The decision by the African National Congress’s (ANC) national executive to “recall” Mr Zuma followed a night of negotiations and tense meetings with senior officials.
The 75-year-old leader is under intense pressure to step down and, if he refuses, faces a vote of no confidence in parliament.
Ace Magashule, secretary-general of the African National Congress (ANC), said the party’s national executive committee has decided to “recall” Mr Zuma, who has been left discredited by a number of corruption scandals.
Mr Magashule said the president had previously agreed to resign, but wanted to stay in office for several more months, a condition that the party committee rejected.
If Mr Zuma refuses to co-operate, the matter could go to parliament for a vote on a motion of no confidence.
During the course of the night Mr Zuma met with his presumed successor, deputy president Cyril Ramaphosa.
Mr Zuma, a polygamous Zulu traditionalist with no formal education, has been living on borrowed time since Ramaphosa, a union leader and lawyer once tipped as Mandela’s pick to take over the reins, was elected as head of the 106-year-old ANC in December.
Ramaphosa narrowly defeated Mr Zuma’s ex-wife and preferred successor, Nkosazana Dlamini-Zuma, in the leadership vote.
Despite the decision to order Mr Zuma’s “recall”, South African media are speculating that he may yet defy the party’s wishes, forcing it into the indignity of having to unseat him in parliament.
Shortly before midnight, the SABC state broadcaster said Mr Zuma had been told in person by Ramaphosa that he had 48 hours to resign. A senior party source later told Reuters Zuma had made clear he was going nowhere.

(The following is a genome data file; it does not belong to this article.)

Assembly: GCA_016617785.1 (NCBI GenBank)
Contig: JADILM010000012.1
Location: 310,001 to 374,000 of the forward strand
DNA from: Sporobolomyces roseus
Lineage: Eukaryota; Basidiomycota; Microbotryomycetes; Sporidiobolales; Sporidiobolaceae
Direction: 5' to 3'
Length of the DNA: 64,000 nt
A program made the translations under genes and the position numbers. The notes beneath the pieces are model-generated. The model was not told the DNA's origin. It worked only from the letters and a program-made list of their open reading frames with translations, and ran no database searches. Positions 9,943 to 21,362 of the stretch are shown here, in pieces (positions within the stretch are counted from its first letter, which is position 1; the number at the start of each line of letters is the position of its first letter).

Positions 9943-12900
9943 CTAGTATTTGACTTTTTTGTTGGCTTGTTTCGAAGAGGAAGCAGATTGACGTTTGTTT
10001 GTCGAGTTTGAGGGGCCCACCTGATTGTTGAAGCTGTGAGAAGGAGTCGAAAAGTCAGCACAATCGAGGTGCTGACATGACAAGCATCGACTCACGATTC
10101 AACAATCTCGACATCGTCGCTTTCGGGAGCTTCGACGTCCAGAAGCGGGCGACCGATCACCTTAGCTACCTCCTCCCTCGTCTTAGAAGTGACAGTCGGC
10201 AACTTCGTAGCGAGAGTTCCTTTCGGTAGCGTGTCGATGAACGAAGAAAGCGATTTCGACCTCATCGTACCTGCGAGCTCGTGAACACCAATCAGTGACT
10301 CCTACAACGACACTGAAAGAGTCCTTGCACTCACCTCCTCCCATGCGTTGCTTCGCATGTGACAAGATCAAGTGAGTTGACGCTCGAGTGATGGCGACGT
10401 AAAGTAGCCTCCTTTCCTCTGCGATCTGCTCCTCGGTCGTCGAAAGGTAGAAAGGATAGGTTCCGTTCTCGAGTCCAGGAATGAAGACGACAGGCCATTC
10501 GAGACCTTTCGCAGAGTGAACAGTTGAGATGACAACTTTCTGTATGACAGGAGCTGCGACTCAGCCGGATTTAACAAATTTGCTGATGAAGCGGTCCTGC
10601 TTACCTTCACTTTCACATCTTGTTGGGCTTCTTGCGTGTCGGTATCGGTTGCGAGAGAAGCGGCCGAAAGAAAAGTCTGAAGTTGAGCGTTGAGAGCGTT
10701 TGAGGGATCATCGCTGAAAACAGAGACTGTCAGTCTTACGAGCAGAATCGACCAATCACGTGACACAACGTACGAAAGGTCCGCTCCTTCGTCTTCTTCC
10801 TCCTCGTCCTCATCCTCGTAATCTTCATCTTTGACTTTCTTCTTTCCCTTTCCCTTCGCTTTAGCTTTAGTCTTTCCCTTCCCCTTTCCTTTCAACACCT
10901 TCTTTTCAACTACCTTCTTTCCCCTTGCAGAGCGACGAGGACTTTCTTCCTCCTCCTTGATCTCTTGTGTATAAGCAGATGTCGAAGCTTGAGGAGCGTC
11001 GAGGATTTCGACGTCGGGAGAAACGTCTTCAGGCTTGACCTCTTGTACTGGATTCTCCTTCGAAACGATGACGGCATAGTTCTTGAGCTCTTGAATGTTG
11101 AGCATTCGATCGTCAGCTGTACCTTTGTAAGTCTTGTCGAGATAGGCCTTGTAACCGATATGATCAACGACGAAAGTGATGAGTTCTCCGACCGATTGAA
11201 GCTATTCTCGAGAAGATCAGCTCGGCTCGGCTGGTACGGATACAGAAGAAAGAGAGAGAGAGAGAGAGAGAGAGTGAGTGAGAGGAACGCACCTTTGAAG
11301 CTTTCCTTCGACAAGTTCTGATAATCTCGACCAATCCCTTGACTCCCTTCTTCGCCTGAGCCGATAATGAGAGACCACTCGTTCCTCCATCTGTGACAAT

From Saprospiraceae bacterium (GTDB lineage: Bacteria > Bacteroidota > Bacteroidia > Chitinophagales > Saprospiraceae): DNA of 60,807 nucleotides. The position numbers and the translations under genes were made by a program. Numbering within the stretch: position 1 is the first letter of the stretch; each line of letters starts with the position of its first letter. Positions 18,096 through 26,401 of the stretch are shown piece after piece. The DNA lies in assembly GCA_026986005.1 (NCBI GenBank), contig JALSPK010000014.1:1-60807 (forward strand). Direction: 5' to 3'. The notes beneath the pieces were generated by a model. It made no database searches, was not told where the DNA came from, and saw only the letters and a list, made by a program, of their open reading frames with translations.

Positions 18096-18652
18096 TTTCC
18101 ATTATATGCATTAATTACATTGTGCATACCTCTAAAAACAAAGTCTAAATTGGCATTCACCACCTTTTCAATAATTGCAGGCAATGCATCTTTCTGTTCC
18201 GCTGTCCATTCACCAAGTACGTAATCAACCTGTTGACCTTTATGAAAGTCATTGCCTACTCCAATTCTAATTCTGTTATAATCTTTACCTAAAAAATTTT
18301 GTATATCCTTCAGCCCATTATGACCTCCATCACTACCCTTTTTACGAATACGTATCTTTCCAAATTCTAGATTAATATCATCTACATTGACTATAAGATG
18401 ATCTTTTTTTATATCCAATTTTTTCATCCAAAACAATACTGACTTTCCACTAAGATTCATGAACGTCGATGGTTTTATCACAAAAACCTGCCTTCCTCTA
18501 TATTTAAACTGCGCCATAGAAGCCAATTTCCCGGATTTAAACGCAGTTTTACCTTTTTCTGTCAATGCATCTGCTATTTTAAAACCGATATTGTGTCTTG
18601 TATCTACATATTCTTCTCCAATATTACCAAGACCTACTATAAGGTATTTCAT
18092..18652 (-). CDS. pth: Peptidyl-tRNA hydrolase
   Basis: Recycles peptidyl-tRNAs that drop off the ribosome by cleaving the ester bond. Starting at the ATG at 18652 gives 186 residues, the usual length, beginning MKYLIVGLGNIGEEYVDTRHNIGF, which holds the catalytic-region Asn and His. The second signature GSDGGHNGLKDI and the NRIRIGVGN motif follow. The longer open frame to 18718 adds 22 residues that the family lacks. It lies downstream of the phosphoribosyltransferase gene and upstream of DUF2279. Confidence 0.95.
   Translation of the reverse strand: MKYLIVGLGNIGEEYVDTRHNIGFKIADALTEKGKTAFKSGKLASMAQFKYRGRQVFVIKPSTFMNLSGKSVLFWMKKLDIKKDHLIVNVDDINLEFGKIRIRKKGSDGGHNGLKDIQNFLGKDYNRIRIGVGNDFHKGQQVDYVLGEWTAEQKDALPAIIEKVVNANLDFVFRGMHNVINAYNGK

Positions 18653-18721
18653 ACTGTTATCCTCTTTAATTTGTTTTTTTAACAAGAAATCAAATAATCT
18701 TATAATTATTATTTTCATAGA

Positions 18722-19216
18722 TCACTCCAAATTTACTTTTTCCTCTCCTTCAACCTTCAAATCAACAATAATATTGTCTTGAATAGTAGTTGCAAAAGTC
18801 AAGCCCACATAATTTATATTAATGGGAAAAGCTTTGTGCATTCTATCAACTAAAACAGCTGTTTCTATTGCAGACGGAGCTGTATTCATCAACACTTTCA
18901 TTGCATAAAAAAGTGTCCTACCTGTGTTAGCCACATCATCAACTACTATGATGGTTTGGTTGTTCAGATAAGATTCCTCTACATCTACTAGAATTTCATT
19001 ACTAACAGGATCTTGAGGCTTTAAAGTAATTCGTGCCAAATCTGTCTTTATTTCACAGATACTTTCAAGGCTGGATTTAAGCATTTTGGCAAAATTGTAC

“Cyril went to speak with him,” the source said, adding that the discussions were “tense and difficult”. “We decided to recall Zuma. He hasn’t been told yet,” they said.
The ANC is expected to hold a media briefing in the afternoon to reveal the results of the meeting.
One domestic report said Mr Zuma had asked for three months to resign, a request that was denied. Another report said Zuma simply told Ramaphosa: “Do what you want to do”.
Mr Zuma, who took office in 2009 and is in his second five-year term, has asked for state security for his family, payment of legal fees and a few more months in office in exchange for quitting, said South African media.
The leader has been discredited by scandals, although he denies wrongdoing.
South Africa‘s top court ruled that he violated the constitution following an investigation of multimillion-dollar upgrades to his private home that were paid by the state; a judicial commission is about to start a probe of alleged looting of state enterprises by some of his associates; and prosecutors are expected to announce soon whether they will reinstate corruption charges tied to an arms deal two decades ago.
The country’s economy has stagnated during Zuma’s nine-year tenure, with banks and mining companies reluctant to invest because of policy uncertainty and rampant corruption. However, since Ramaphosa emerged as an ANC leadership prospect in November, economic confidence has started to pick up.